Matt Schaub is pretty much an average QB.
If you rank near a score of 50, according to the QBR stats (since we're supposed to be "all about the stats" around here), then you're an average QB.
For an explanation of what stats factor into a QBR ranking system, click HERE
1 Peyton Manning 84.1
2 Tom Brady 77.1
3 Colin Kaepernick 76.8
4 Matt Ryan 74.5
5 Aaron Rodgers 72.5
6 Robert Griffin III 71.4
7 Alex Smith 70.1
8 Russell Wilson 69.6
9 Drew Brees 67.9
10 Eli Manning 67.4
11 Andrew Luck 65.0
12 Ben Roethlisberger 62.8
13 Tony Romo 62.7
14 Matt Schaub 62.6
The final major step is to look at how "clutch" the situation was when creating expected points. A normal play has a clutch index of 1.0. For instance, first-and-goal from the 10-yard line in a tie game at the start of the second quarter has a clutch index of almost exactly 1.0. A more clutch situation, one late in the game when the game is close -- the same situation as above but midway through the fourth quarter, for example -- has a clutch index of about 2.0. Maximum clutch indices are about 3.0, and minimum indices are about 0.3.
These clutch index values came from an analysis of how different situations affect a game's win probability on average. One way to think of it is in terms of pressure. A clutch play is defined before the play by how close the game appears to be. Down four points with three seconds to go and facing third-and-goal from the 3-yard line -- that is a high-pressure and high-clutch index situation because the play can realistically raise the odds of winning to almost 100 percent or bring them down from about 40 percent to almost zero percent. The same situation from midfield isn't as high pressure because it's very unlikely that the team will pull out the victory. Sure, a Hail Mary can pull the game out, but if it doesn't work, the team didn't fail on that play so much as it failed before then. On third-and-goal from the 3-yard line, failure means people will be talking about that final play and what went wrong.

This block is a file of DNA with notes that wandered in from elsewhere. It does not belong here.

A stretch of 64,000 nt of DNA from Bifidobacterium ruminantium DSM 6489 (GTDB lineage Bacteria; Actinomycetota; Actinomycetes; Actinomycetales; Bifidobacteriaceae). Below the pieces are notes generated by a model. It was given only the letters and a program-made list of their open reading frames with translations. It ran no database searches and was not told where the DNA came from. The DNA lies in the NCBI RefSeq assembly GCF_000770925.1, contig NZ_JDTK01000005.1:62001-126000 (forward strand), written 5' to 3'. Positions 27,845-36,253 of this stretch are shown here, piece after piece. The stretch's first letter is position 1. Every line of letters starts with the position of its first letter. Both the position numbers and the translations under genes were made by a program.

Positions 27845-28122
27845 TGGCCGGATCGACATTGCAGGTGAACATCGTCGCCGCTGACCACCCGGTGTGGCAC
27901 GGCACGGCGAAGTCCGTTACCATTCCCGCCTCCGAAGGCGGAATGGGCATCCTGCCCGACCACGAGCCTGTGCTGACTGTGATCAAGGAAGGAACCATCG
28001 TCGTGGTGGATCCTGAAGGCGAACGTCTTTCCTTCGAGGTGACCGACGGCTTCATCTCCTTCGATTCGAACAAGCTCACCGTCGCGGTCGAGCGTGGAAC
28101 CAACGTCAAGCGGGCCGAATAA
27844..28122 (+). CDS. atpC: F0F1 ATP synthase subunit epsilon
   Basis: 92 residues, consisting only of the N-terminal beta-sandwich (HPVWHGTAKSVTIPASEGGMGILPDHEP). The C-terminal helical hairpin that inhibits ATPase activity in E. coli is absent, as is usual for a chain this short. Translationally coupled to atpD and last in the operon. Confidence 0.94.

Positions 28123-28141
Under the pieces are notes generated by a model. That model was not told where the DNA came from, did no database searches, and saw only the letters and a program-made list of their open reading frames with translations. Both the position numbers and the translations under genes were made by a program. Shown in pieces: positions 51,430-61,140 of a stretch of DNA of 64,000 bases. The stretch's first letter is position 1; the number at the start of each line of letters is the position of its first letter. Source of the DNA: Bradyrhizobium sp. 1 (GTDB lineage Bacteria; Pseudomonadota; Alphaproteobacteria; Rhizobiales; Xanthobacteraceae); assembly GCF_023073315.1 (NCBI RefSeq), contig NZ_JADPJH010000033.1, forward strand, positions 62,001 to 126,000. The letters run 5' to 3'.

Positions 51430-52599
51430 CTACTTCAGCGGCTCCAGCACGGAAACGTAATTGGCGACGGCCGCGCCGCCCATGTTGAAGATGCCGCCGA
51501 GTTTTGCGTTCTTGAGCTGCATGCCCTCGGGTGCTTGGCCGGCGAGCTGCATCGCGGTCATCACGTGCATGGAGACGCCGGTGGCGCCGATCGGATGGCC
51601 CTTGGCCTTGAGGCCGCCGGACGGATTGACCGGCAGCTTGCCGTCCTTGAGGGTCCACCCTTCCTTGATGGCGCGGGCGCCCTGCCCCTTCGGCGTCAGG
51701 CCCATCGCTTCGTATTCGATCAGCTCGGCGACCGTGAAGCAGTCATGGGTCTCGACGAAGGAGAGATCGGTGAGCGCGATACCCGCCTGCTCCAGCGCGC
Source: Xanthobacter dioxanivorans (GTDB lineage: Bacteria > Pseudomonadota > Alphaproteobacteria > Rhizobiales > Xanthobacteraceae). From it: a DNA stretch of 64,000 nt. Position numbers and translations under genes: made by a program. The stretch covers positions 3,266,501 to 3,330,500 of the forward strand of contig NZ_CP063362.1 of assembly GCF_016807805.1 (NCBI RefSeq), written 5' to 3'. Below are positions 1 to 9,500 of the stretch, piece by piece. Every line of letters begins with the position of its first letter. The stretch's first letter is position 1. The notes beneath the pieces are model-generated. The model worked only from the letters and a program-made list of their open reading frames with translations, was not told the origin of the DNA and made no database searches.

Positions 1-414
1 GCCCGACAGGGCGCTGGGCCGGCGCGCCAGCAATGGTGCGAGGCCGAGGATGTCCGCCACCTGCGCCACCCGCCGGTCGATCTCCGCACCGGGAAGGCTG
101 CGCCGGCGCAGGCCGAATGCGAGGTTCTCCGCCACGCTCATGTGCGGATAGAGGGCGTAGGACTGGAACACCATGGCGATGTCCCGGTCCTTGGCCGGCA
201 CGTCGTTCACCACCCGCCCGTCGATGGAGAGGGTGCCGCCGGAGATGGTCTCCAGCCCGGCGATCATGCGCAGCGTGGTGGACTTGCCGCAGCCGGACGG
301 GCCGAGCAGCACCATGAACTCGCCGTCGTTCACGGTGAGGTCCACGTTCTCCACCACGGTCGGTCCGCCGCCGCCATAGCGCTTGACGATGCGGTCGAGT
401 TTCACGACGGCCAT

The clutch indices are multiplied by the quarterback's expected points on plays when the QB had a significant contribution, then divided by the sum of the clutch indices and multiplied by 100 to get a clutch-valued expected points added per 100 plays.
A Rating from 0 to 100
The final step is transforming the clutch-valued expected points rate to a number from 0 to 100. This is just a mathematical formula with no significance other than to make it easier to communicate. A value of 90 and above sounds good whether you're talking about a season, a game or just third-and-long situations; a value of four or 14 doesn't sound very good; a value of 50 is average, and that is what QBR generates for an average performance.
That being said, the top values in a season tend to be about 75 and above, whereas the top values in a game are in the upper 90s. Aaron Rodgers might have gone 31-of-36 for 366 yards, with three passing TDs, another TD running, 19 first-down conversions, and eight conversions on third or fourth down in one game -- for a single-game Total QBR of 97.2 -- but he can't keep that up all year long. Pro Bowl-level performance for a season usually means a QBR of at least 65 or 70. We don't expect to see a season with a QBR in the 90s.